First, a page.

Literally it means times ago, but tijden geleden is something you would say when you reunite with someone — intentionally or not. You can say it to an old friend, an acquaintance, or even a familiar stranger. An equivalent in English would be: long time no see. And just like in English, tijden geleden suggests that you’re glad about the reunion.
“Long time no see.”
It’s my last month here in Utrecht. And just as things are starting to wrap up, I’ve been bumping into people I met only briefly throughout the year. People I’ve sat next to in lectures, people I’ve made small talk to in the elevator, and familiar strangers I meet whenever there’s a party.
The odd thing is that while we can recognize each other and remember the conversations we had, the name of the other person still escapes us.
But when they do remember your name, and you remember theirs, and when you both remember tidbits (superficial as they may be) about each other’s lives — it’s a wonderful feeling to behold. Just to think — wow, a stranger actually cared enough to listen to me and remember who I am! (And you, too, get to play a role in helping another person feel that way).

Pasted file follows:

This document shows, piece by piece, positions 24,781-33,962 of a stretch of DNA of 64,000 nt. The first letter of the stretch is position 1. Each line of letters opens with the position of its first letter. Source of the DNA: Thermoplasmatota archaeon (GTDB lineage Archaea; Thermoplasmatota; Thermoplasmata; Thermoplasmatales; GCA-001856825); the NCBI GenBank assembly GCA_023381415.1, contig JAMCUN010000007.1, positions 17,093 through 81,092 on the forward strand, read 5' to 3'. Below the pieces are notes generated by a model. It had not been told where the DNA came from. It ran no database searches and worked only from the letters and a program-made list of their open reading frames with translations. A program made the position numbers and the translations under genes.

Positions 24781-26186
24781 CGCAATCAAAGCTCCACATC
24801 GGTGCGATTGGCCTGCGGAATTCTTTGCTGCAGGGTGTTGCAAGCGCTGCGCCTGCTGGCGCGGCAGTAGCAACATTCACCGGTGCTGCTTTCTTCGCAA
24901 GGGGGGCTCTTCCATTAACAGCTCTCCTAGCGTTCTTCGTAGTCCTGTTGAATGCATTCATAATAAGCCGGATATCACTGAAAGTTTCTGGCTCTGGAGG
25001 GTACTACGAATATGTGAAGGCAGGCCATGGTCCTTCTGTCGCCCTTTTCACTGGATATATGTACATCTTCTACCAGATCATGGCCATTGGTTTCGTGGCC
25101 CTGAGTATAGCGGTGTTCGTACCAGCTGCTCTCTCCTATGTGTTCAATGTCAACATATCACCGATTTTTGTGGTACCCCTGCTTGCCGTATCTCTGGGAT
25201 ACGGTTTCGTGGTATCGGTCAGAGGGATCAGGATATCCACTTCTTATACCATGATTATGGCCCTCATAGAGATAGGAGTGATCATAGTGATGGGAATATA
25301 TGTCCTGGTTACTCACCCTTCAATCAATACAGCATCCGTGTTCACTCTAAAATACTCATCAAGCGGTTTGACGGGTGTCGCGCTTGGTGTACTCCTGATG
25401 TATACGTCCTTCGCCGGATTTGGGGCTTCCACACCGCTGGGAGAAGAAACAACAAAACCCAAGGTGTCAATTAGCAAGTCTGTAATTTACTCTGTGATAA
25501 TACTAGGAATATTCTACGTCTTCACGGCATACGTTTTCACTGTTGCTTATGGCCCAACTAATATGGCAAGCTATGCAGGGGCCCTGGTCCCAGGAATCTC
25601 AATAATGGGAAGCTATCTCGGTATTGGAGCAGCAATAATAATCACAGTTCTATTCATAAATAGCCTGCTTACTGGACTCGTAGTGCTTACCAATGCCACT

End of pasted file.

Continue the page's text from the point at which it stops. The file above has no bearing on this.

On the last day of my lab work, I went to the Gutenberg café in the university library. The barista recognized me from about a month ago. I recognized the barista as well, because I embarrassed myself after trying to make small talk with her in broken Dutch.
Tijden geleden, she says. I didn’t know what that meant, so she had to repeat it a few times before she eventually explained it in English. We exchange pleasantries and chat about our weekend.
I ordered a big cappuccino, but she only charged me for a small one. For a second I wondered if it was a slip of the finger.
Nee, it couldn’t be.